Tuesday, May 30, 2006

Doing My Part

We rode 62 miles on our bikes on Memorial Day... in just under four hours of ride time. I think we're ready for Ride the Rockies (June 18-23) and the Tour de Wyoming (July 16-21). But first we have to Ride the Border -- this Saturday we are riding 65 miles from our town to a neighboring town in the next state over. There we will eat the best Mongolian beef on the planet (truly not an exaggeration) and stay the night at the Ramada Inn. Then on Sunday we come home. It's not a flat and level ride either. We will be climbing and dropping many thousands of feet in elevation, and there are three very long steep hills in particular that have us concerned.

How did the 62-mile ride go, you ask? Uneventful. We had enough Gatorade this time, partly due to temps in the low 70's. Also, we stopped for ice cream cones about halfway through. Very nice. The only glitch was when I, as navigator, took a wrong turn, taking us over six dusty miles of dirt road. Still, it was nice and picturesque... for a dirt road. No flat tires, though a few fillings were jarred loose.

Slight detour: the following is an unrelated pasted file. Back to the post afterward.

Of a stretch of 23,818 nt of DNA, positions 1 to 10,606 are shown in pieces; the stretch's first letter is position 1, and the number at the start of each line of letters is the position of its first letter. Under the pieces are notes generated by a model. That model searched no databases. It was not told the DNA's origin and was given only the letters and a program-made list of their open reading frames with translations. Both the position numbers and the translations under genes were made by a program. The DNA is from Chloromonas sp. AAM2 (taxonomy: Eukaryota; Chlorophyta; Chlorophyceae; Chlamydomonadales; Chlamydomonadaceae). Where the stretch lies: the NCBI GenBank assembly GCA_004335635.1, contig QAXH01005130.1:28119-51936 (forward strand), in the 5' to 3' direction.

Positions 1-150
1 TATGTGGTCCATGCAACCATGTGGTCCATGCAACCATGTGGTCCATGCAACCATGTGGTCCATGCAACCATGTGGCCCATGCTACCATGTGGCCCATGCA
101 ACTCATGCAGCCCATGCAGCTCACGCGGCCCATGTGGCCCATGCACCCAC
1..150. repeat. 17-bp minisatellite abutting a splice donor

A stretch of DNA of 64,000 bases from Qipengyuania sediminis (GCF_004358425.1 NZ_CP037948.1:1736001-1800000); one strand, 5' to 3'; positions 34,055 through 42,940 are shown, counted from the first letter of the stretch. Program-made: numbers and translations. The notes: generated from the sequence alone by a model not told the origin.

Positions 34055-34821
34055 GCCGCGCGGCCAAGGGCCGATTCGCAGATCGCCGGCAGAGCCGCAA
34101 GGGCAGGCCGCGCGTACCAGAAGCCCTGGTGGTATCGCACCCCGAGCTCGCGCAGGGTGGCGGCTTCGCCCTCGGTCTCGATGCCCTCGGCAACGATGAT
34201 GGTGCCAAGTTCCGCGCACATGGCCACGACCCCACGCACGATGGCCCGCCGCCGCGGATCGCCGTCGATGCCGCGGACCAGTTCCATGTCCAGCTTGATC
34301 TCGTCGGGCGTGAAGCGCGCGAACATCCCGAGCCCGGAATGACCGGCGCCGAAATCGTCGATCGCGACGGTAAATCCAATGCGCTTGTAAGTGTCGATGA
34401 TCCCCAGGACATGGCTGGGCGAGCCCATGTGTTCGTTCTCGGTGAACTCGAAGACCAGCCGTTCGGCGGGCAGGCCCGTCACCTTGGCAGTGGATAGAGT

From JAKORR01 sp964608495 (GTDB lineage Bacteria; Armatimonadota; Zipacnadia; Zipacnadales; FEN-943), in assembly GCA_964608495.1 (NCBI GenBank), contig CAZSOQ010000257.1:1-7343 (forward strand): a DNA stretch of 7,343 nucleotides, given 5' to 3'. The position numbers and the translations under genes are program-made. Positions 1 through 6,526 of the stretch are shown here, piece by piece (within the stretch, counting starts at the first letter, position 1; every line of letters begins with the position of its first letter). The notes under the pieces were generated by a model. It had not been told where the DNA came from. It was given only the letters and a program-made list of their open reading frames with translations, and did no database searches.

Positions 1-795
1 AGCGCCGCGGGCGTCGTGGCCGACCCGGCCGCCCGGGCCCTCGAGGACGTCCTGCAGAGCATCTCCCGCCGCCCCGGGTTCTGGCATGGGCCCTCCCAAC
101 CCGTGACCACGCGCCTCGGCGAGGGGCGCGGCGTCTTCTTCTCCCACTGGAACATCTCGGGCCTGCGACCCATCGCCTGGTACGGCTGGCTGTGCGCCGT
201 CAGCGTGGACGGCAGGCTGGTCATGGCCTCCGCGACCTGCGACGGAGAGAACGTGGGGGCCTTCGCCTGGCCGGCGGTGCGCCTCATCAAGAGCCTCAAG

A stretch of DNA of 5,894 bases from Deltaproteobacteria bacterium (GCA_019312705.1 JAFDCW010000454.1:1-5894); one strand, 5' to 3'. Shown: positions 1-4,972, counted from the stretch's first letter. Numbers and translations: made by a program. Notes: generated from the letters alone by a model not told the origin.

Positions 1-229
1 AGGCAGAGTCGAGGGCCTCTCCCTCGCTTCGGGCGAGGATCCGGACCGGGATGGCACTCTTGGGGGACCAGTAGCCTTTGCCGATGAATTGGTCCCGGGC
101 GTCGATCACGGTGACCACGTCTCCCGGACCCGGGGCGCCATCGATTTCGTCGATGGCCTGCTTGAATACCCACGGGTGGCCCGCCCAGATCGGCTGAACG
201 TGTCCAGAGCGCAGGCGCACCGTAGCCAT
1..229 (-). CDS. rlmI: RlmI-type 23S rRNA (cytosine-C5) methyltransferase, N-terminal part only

On another topic, the biointensive gardens that my dad, my wife, and I planted are starting to take off. We prepared the soil about a month ago. We planted the crops two weeks ago according to John Jeavons' book How to Grow More Vegetables (and fruits, nuts, berries, grains, and other crops) than you ever thought possible on less land than you can imagine. Certainly the longest book title I've ever come across. We planted carrots, radishes, four kinds of tomatoes, cucumbers, broccoli, cauliflower, brussels sprouts, lettuce, bush beans, corn, squash, onions, garlic, chives, cabbage, kale, okra, and four kinds of peppers. Also from previous seasons, we have strawberries, raspberries, horseradish, grapes, asparagus, and a half-dozen fruit trees. All on about 2,500 square feet of backyard space. Then one week ago, we installed a drip irrigation system that delivers water directly to each plant or row of plants rather than flooding the entire garden. It's set on a timer so my dad can come out, click a switch, and walk away. The timer turns the water off after 15 minutes or 30 minutes or whatever he sets it to. This should cut down on water use by more than 50%. My share of the drip system equipment cost $60. When I commented that I could buy huge boatloads of veggies for that $60, my dad said cost savings is not the point. He is, of course, correct.


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